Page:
Vashon High School tries it's best. While they do offer some AP classes, offering sare still limted simply because there are not enough kids to take them. Motivated students often travel off island to local community colleges to take high level classes. On the postive side, parents are highly involved, and the community is quite supportive. Arts and music are top priorities, as are some sports. Overall, it is a great little school in a unqiue community.
—Submitted by a parent


Posted October 8, 2004

This is a great school with wonderful teachers and fun extra-curricular activities.
—Submitted by a student


Posted May 10, 2004

I am a student at Vashon High School. It is the only public high school on Vashon Island, but the quality is fairly high compared to Seattle schools. There is a strong sense of community, a good education system, and experienced teachers who are willing to give 100% to their teaching. Want proof? Check out how many Seattle students commute to Vashon for the purpose of attending the high school. Substance abuse is probably equal to other schools, but our principal has recently begun taking strong action against it, the most notable action is the recent threat to cancel prom if students didn't agree to come sober and clean, and if any students attend under the influence, serious reprocutions are in store, such as possible cancelation of future dances and events. Needless to say, this has given students a serious wake-up call. Obviously, the staff is very commited and caring.
—Submitted by a student


Community ratings and reviews do not represent the views of GreatSchools nor does GreatSchools check their accuracy or verify the reviewers' identities. Use your discretion when evaluating these reviews.

About these ratings

The Community Rating is the school’s average rating from its community members (e.g., parents, students, and school staff). The highest possible rating is five stars; the lowest is one star.

The test results by subgroup show how the designated group of students is performing in comparison to the general population.
Algebra I

The state average for Algebra I was 54% in 2013.

79 students were tested at this school in 2013.

2013

 
 
78%

2012

 
 
n/a

2011

 
 
n/a
Biology I

The state average for Biology I was 82% in 2013.

2013

 
 
n/a

2012

 
 
n/a
Geometry

The state average for Geometry was 93% in 2013.

41 students were tested at this school in 2013.

2013

 
 
100%

2012

 
 
100%

2011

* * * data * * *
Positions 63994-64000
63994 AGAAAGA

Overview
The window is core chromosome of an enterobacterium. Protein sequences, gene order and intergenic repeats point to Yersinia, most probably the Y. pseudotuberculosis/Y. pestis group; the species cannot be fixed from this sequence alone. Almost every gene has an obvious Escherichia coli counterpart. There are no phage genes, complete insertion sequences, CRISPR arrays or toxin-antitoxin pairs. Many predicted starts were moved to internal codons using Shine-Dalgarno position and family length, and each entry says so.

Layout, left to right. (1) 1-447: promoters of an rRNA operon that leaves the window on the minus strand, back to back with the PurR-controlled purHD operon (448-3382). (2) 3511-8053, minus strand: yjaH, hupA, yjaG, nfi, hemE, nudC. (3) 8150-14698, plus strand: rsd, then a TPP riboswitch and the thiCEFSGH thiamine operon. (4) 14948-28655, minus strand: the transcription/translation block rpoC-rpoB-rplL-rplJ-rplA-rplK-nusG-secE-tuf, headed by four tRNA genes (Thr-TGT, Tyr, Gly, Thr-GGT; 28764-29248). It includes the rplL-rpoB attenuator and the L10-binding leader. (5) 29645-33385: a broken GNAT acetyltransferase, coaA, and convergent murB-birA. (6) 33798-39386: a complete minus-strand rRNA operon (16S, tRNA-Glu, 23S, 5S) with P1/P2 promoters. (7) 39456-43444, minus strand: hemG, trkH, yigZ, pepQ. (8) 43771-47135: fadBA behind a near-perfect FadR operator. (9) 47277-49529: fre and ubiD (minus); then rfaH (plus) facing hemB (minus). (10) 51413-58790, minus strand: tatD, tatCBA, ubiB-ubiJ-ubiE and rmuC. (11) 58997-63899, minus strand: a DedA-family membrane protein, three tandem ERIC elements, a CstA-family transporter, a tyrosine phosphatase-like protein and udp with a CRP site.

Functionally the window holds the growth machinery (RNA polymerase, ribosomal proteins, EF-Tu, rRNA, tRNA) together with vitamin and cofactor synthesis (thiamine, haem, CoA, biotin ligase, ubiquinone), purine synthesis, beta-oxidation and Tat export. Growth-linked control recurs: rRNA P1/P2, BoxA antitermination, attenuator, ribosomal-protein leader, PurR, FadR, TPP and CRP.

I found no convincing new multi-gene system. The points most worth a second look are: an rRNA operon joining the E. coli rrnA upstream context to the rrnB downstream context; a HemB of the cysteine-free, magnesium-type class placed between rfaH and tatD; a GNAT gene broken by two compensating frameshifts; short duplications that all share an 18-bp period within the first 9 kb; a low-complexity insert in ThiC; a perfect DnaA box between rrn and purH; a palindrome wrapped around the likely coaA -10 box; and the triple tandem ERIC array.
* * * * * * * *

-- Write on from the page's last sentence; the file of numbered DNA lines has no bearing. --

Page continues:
100%
Integrated Math I

The state average for Integrated Math I was 53% in 2013.

2013

 
 
n/a

2012

 
 
n/a

2011

 
 
n/a
Integrated Math II

The state average for Integrated Math II was 96% in 2013.

2013

 
 
n/a

2012

 
 
n/a

2011

 
 
n/a
Scale: % basic, level 3, or level 4

About the tests


In 2012-2013 Washington used End-of-Course (EOC) examinations to assess students in Algebra I, Geometry, Integrated Math I, Integrated Math II, and Biology. The EOC tests are standards-based, which means they measure how well students are mastering specific skills defined for each grade by the state of Washington. The goal is for all students to score at or above the state standard.

Source: Washington Office of Superintendent of Public Instruction

Algebra I

The state average for Algebra I was 22% in 2013.

2013

 
 
n/a

2012

 
 
n/a

2011

 
 
55%
Biology I

The state average for Biology I was 66% in 2013.

118 students were tested at this school in 2013.

2013

 
 
93%

2012

 
 
79%
Geometry

The state average for Geometry was 72% in 2013.

78 students were tested at this school in 2013.

2013

 
 
90%

2012

 
 
88%

2011

 
 
96%
Integrated Math I

The state average for Integrated Math I was 28% in 2013.

2013

 
 
n/a

2012

 
 
n/a

2011

 
 
n/a
Integrated Math II

The state average for Integrated Math II was 61% in 2013.

2013

 
 
n/a

2012

 
 
n/a

2011

 
 
n/a
Scale: % basic, level 3, or level 4

About the tests


In 2012-2013 Washington used End-of-Course (EOC) examinations to assess students in Algebra I, Geometry, Integrated Math I, Integrated Math II, and Biology. The EOC tests are standards-based, which means they measure how well students are mastering specific skills defined for each grade by the state of Washington. The goal is for all students to score at or above the state standard.